Palliser's triangle is a region at the southern end of the Canadian Prairie Provinces, bounded roughly by the U.S. Border, the Rocky Mountains, and a line drawn between Calgary, Alberta and where the border between Saskatchewan and Manitoba meets the US/Canadian border. It can be considered an extension of what Zebulon Pike described as the "Great American Desert" into Canada.

The region was named after John Palliser who first described it during an 1863 expedition.

As one gets closer to the Rocky Mountains, a rain shadow effect makes the land drier and drier, making the farming of high-yield cash crops such as corn or grain sorghum more difficult. However, as one proceeds north, longer days during the summer provide a longer growing season, and a lower dew point due to the cold provides more rain. So, as one moves northward, the eastern edge of the dry region drifts steadily westward until it hits the Rockies west of Calgary.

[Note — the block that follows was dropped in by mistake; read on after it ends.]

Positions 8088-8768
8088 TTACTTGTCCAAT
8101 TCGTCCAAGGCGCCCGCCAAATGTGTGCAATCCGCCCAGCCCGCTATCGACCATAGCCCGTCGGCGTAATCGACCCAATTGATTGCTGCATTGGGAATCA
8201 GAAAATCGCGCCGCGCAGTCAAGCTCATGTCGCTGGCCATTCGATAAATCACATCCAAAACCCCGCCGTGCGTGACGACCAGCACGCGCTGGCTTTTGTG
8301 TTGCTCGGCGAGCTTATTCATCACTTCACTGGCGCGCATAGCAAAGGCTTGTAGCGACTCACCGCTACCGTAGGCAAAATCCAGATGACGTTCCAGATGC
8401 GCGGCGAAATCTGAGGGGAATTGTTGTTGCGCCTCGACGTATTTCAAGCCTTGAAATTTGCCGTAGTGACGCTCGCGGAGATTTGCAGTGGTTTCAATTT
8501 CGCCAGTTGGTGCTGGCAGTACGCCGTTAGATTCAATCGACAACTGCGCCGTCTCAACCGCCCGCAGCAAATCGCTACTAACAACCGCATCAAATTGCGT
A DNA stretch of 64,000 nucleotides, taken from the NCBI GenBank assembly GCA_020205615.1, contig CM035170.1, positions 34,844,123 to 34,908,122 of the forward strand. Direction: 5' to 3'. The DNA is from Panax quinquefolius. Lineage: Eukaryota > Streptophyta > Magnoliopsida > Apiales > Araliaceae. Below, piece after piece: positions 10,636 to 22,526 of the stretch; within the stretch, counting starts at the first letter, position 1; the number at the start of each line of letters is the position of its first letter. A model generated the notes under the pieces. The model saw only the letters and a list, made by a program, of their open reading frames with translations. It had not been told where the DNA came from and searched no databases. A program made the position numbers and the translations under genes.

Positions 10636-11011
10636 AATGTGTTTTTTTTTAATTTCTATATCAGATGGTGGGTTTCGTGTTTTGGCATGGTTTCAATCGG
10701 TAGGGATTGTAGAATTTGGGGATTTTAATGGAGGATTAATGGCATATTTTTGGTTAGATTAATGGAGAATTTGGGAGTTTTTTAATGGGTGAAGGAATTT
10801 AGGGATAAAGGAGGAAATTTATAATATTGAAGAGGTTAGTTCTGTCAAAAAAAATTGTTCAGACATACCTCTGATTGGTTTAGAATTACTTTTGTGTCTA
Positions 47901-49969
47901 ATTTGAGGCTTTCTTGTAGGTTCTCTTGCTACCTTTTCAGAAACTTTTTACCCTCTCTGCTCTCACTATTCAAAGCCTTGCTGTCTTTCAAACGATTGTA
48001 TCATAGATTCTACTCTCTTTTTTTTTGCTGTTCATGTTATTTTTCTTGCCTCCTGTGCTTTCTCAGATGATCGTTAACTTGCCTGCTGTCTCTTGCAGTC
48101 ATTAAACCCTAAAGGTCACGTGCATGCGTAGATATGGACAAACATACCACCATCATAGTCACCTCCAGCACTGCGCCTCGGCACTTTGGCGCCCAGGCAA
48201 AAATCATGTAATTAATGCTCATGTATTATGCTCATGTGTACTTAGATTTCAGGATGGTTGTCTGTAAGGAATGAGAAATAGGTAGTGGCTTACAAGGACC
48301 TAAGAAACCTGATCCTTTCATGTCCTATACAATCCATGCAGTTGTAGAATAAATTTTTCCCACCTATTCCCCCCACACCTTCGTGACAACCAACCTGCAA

Because it was ill-suited to agriculture, at least before widespread irrigation, Palliser's Triangle was considered Canada's cattle country.

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